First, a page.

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Scientists develop new tool to uncover patterns in coronavirus mutations

WASHINGTON: Scientists have developed a method to quickly identify and label mutated versions of the novel coronavirus that causes COVID-19 using information from a global database of testing information, an advance that may aid in the development of therapeutics against the deadly disease.

The new tool, described in the journal PLOS Computational Biology, identifies patterns from volumes of genetic information, and can identify whether the virus has genetically changed.

According to the researchers, including those from Drexel University in the US, the method can be used to categorise viruses with small genetic differences using tags called Informative Subtype Markers (ISM).

In the current study, they categorised slight genetic variations in the novel coronavirus SARS-CoV-2 and generated labels that are publicly available for scientists worldwide.

"The types of SARS-CoV-2 viruses that we see in tests from Asia and Europe is different than the types we're seeing in America," said Gail Rosen, a co-author of the study from Drexel University.

"Identifying the variations allows us to see how the virus has changed as it has travelled from population to population. It can also show us the areas where social distancing has been successful at isolating COVID-19," Rosen said.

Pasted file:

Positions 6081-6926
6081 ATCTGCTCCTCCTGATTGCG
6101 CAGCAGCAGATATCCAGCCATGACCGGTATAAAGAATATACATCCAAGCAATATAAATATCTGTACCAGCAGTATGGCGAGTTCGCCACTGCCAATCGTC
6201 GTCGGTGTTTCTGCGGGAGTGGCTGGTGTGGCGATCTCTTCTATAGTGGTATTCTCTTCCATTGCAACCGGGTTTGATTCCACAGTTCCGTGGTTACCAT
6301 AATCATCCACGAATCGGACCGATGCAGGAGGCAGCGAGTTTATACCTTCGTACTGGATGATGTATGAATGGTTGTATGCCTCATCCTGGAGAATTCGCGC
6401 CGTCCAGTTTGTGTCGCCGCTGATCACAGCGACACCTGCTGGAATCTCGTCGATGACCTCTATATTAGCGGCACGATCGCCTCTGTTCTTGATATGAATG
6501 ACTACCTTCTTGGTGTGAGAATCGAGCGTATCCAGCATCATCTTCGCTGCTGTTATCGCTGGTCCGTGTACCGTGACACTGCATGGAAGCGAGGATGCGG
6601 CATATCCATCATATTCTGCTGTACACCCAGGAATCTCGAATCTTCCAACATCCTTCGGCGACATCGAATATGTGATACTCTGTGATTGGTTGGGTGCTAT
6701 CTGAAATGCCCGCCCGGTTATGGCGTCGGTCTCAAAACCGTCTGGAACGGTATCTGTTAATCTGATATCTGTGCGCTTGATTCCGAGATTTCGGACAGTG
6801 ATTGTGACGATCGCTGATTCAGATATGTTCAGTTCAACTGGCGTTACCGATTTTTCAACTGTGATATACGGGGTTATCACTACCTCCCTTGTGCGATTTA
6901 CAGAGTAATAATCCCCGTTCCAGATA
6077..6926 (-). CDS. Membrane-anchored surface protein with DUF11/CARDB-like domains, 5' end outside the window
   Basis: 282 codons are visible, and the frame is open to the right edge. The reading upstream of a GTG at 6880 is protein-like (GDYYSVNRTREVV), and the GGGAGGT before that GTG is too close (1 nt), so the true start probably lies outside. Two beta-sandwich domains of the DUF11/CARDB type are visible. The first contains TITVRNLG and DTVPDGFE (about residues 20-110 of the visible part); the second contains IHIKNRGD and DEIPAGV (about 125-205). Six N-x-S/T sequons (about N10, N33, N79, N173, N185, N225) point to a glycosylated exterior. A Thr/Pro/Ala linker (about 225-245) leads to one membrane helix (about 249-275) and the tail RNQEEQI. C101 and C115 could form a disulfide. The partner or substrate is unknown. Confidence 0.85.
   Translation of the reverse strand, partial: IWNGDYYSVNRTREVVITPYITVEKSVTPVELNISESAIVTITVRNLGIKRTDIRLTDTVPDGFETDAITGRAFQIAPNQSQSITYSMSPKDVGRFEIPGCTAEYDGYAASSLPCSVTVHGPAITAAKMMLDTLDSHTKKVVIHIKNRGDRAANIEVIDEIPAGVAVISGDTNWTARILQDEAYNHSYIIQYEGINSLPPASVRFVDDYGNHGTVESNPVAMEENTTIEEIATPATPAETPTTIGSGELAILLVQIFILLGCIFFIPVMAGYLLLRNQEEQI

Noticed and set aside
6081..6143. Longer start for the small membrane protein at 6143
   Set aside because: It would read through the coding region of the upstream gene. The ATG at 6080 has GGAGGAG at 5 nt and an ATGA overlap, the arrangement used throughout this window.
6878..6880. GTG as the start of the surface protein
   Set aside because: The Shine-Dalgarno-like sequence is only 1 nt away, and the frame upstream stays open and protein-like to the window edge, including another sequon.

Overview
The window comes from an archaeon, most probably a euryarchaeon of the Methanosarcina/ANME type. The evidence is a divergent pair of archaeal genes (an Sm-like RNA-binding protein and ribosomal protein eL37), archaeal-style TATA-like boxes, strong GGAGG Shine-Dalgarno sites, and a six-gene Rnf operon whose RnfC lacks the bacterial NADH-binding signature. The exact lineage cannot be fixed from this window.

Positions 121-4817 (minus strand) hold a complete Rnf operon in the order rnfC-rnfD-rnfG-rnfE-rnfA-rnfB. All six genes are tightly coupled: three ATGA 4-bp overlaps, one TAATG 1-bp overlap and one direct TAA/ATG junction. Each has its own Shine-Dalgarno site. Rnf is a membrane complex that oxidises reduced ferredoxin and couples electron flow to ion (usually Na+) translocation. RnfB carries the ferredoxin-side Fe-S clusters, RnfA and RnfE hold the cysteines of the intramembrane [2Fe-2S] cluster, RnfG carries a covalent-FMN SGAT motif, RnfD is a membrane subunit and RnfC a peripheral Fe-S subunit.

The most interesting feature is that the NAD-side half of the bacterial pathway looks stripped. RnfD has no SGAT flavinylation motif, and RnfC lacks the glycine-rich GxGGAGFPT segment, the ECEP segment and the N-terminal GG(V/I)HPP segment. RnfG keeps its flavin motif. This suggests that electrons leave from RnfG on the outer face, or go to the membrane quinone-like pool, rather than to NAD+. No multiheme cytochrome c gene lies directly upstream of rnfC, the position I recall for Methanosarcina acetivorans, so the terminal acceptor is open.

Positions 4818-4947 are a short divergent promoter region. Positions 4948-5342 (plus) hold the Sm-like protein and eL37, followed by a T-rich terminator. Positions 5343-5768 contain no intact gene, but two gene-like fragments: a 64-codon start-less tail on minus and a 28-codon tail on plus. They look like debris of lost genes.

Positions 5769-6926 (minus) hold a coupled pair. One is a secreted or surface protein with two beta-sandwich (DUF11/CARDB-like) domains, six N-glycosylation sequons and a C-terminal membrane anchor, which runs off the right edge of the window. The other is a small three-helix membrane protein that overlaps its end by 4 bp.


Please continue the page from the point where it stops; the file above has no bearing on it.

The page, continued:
The ISM tool, according to the scientists, is particularly useful because it does not require analysis of the full genetic sequence of the virus to identify its mutations.

It also identified certain positions in the viral genetic sequence that changed together as the virus spread, the study noted.

According to the scientists, from early April to the end of the summer, three positions in the SARS-CoV-2 sequence which are in different parts of the genome mutated at the same time.

They said one of these portions is associated with the formation of the spike protein of the virus that enables its entry into healthy cells.

While more investigation is needed on how these simultaneous mutations impact the transmission and severity of the virus, the researchers said, sites that change together can be used to consolidate the subtype label into 11 base molecules.

"It's the equivalent of scanning a barcode instead of typing in the full product code number," Rosen said.

"This allows us to see the very specific fingerprint of COVID-19 from each region around the world, and to look closely at smaller regions to see how it is different," he added.

In addition to helping scientists understand how the virus is changing and spreading, the scientists believe the method can also reveal the portion of its genetic code that appears to remain resistant to mutations -- a discovery that could be exploited by treatments to combat the virus.

"We're seeing that the spike protein and the part of the virus responsible for packaging its genetic material have developed a few major mutations, but otherwise they are changing at a slower rate," said study co-author Bahrad Sokhansanj from Drexel University.

"Importantly, both are key targets for understanding the body's immune response, identifying antiviral therapeutics, and designing vaccines," Sokhansanj said.

 

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